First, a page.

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Maya Geometry in the Classroom: The Maya

John C. D. Diamantopoulos (Northeastern State University) and Cynthia J. (Woodburn) Huffman (Pittsburg State University)


The classic Maya period ran roughly from 250 to 900 CE (or AD) [Coe, p. 26] during which time the Maya constructed hundreds of cities in a contiguous area from what is now southern Mexico across the Yucatan Peninsula to western Honduras and El Salvador, including what is now Guatemala and Belize.  Maps of the Maya world can be seen at Latin American Studies: The Maya.  The Maya Exploration Center also has maps of several Maya cities.  Currently there are about 10 million modern Maya [Coe, p. 11].

The classic Maya made extensive use of geometry in their architecture.  There is also evidence that they used geometry in their art.  However, efforts to find a measurement system used by the Maya have been mostly unsuccessful.  It does appear that they used body parts as units of measure, e.g. a uinic, which is a person’s height or “wingspan” from fingertip to fingertip.  There are also several references to the use of a measuring cord in religious ceremonies and when buildings were being laid out.  A measuring cord is even mentioned at the beginning of the Maya religious text Popol Vuh in the description of the creation of the universe.  Powell, who conducted ethnography interviews of modern Maya shaman priests and master builders, discovered that measuring cords are still in use today.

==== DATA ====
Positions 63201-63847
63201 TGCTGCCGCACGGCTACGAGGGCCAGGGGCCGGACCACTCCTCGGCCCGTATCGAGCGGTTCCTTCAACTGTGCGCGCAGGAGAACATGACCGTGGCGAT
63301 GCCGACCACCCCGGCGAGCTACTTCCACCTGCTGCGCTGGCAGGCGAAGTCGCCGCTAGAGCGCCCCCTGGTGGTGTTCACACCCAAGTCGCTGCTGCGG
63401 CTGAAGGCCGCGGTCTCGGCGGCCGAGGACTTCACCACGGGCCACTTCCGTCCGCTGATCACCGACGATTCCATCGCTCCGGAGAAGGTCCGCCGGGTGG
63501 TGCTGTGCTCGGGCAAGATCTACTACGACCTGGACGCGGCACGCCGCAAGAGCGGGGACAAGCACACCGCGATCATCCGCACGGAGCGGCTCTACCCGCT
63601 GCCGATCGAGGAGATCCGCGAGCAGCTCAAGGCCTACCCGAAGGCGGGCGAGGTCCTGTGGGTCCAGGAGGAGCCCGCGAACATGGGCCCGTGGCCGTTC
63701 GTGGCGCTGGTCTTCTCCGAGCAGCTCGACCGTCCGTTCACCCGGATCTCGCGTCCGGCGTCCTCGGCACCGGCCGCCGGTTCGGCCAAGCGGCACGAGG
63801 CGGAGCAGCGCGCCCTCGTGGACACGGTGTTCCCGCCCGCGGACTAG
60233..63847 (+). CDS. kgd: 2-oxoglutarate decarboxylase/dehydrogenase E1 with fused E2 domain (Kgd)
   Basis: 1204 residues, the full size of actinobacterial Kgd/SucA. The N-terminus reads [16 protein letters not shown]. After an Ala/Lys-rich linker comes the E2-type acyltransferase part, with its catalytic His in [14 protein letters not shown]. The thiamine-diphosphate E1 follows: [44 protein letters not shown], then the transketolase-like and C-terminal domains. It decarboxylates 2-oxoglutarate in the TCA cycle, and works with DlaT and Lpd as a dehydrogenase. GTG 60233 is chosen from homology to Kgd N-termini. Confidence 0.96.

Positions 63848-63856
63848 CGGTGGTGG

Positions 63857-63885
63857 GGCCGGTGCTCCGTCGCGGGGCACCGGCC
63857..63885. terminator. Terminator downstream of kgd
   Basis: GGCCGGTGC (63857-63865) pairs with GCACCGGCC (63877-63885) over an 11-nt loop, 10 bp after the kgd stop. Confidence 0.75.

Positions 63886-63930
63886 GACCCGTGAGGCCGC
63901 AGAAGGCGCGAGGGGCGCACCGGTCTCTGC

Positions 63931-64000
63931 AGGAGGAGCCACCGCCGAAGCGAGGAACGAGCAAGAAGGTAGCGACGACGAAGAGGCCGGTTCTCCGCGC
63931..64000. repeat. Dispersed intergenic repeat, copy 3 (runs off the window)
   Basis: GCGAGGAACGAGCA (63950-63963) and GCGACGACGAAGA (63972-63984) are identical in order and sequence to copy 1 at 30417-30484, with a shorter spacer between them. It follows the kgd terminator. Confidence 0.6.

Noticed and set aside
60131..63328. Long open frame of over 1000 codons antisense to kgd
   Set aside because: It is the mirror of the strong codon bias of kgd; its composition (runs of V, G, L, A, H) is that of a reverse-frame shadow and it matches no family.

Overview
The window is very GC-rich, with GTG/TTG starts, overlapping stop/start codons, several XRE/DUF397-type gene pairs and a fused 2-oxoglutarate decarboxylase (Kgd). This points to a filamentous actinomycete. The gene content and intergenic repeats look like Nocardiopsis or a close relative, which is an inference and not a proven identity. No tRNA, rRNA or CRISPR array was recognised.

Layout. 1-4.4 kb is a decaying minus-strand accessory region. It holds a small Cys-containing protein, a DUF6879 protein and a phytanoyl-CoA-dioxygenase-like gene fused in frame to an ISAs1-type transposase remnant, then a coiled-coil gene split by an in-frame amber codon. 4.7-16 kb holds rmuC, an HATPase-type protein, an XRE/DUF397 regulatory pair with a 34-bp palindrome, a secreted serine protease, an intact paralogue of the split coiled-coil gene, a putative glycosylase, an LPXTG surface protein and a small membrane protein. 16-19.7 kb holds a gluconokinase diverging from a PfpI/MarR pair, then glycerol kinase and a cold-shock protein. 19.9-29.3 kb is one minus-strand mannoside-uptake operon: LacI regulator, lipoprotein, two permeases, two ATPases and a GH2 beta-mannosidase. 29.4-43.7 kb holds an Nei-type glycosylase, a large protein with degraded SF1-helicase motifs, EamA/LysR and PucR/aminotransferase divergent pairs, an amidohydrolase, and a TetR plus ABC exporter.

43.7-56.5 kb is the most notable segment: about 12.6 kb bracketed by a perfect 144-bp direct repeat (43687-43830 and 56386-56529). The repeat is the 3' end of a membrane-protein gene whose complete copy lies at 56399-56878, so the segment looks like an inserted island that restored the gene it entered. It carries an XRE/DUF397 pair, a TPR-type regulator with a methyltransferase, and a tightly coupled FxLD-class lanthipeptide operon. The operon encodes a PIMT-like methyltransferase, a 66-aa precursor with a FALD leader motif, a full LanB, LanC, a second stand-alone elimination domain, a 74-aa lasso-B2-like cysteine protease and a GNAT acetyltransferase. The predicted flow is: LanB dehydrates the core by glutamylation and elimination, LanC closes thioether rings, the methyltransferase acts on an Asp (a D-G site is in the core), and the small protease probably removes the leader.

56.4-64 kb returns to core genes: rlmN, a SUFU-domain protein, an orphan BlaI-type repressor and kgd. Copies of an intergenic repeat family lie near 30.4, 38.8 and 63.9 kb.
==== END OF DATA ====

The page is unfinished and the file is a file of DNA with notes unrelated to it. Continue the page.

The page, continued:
Figure 3. Maya stela in Copan, Honduras (Photo by Cynthia (Woodburn) Huffman, 2011)

John C. D. Diamantopoulos (Northeastern State University) and Cynthia J. (Woodburn) Huffman (Pittsburg State University), "Maya Geometry in the Classroom: The Maya," Convergence (August 2013), DOI:10.4169/convergence20130801